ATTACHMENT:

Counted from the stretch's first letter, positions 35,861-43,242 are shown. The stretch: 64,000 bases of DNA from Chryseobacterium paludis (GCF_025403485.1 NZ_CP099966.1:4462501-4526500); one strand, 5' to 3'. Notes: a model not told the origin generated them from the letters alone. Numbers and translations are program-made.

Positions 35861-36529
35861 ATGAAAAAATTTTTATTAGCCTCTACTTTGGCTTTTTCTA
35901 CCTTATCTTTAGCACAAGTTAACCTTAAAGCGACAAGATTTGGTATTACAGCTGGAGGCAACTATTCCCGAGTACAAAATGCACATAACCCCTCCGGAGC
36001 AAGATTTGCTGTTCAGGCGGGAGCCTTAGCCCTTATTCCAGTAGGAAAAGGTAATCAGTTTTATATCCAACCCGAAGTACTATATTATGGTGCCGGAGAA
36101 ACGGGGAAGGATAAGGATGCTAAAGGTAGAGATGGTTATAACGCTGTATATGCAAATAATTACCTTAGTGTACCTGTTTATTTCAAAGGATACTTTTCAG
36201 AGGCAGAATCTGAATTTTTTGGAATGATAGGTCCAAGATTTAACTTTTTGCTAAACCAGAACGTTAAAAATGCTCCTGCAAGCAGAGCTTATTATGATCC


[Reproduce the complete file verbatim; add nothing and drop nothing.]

Counted from the stretch's first letter, positions 35,861-43,242 are shown. The stretch: 64,000 bases of DNA from Chryseobacterium paludis (GCF_025403485.1 NZ_CP099966.1:4462501-4526500); one strand, 5' to 3'. Notes: a model not told the origin generated them from the letters alone. Numbers and translations are program-made.

Positions 35861-36529
35861 ATGAAAAAATTTTTATTAGCCTCTACTTTGGCTTTTTCTA
35901 CCTTATCTTTAGCACAAGTTAACCTTAAAGCGACAAGATTTGGTATTACAGCTGGAGGCAACTATTCCCGAGTACAAAATGCACATAACCCCTCCGGAGC
36001 AAGATTTGCTGTTCAGGCGGGAGCCTTAGCCCTTATTCCAGTAGGAAAAGGTAATCAGTTTTATATCCAACCCGAAGTACTATATTATGGTGCCGGAGAA
36101 ACGGGGAAGGATAAGGATGCTAAAGGTAGAGATGGTTATAACGCTGTATATGCAAATAATTACCTTAGTGTACCTGTTTATTTCAAAGGATACTTTTCAG
36201 AGGCAGAATCTGAATTTTTTGGAATGATAGGTCCAAGATTTAACTTTTTGCTAAACCAGAACGTTAAAAATGCTCCTGCAAGCAGAGCTTATTATGATCC